WASHINGTON (Reuters) - Bombing suspect Dzhokhar Tsarnaev and his brother discussed setting off bombs in New York after attacking the Boston Marathon but their plan fell apart when they became embroiled in a shootout with police, law enforcement sources said.
One source said the Tsarnaev brothers’ original intent when they hijacked a car and its driver in Boston last Thursday night was to drive to New York with seven bombs to set them off.
But the abducted driver escaped when the car pulled into a gas station and both brothers got out, one to pump the gas and the other to pay for it at the station’s night cashier, the source said, based on what Dzhokhar told investigators in hospital, where he is recovering from gunshot wounds.
The driver then called police and a shootout with the bombing suspects began, eventually leading to the killing of older brother Tamerlan, 26, and the arrest of Dzhokhar, 19. The pair threw explosive devices out of the car window in the confrontation, police said.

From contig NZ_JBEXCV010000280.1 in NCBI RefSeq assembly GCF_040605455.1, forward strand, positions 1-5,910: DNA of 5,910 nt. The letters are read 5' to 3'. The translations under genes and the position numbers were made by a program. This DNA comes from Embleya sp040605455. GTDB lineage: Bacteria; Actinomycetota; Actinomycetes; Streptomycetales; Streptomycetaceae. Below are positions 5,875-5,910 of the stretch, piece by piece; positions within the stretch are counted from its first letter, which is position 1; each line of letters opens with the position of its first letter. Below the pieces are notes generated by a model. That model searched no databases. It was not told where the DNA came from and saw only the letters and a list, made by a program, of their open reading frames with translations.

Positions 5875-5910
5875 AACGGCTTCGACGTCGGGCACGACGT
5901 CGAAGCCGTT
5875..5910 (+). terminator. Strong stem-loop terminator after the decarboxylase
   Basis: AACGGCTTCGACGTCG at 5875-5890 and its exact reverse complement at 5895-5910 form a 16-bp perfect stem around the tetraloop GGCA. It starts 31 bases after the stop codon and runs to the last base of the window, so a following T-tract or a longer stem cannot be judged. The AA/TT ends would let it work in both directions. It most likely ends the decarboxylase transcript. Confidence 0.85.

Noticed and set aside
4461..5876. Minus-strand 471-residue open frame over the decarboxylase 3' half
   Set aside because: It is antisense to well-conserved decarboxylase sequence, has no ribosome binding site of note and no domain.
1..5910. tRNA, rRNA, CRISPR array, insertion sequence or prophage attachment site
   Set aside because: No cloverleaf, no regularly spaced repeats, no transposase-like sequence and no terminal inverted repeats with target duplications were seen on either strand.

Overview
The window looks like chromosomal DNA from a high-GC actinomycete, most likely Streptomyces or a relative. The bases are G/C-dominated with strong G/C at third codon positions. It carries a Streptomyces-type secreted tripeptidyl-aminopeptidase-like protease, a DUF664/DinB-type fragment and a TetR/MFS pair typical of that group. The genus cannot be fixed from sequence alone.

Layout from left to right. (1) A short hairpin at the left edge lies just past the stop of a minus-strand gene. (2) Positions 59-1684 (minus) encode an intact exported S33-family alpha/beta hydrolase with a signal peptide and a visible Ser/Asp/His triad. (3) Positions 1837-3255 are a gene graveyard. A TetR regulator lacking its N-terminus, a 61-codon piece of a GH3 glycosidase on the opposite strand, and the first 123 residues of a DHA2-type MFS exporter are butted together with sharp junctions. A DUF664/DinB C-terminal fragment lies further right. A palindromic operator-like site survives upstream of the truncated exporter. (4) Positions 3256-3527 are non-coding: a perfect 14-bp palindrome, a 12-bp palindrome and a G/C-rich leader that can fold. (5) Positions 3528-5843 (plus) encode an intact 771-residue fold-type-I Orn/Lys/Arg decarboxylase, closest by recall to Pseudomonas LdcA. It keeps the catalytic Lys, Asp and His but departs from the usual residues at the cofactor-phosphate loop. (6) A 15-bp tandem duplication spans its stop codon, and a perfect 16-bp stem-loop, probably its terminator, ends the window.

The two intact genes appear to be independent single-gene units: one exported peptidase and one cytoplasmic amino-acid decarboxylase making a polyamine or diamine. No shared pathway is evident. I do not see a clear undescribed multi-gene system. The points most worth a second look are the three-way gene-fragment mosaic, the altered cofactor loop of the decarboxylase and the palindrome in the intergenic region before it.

Two other sources could not confirm that the suspects were headed to New York last Thursday night but said that law enforcement authorities believe the ethnic Chechen brothers had planned to travel to the city to detonate bombs at some point.
Police say the pair planted and detonated two pressure-cooker bombs near the finish line of the Boston Marathon on April 15, killing three people and injuring 264. The brothers were identified by the FBI as suspects from pictures and video at the scene.
Prosecutors formally charged Dzhokhar Tsarnaev with the bombings in a hearing before a U.S. magistrate judge in his hospital room on Monday, accusing him of crimes that carry the possibility of the death penalty.
Tsarnaev has spoken to FBI investigators. The first law enforcement source said that he initially told questioners that he and his brother had planned to go to New York “to party” and then gave details about possibly setting off bombs in the city.
Reporting by Mark Hosenball; Editing by Alistair Bell and Grant McCool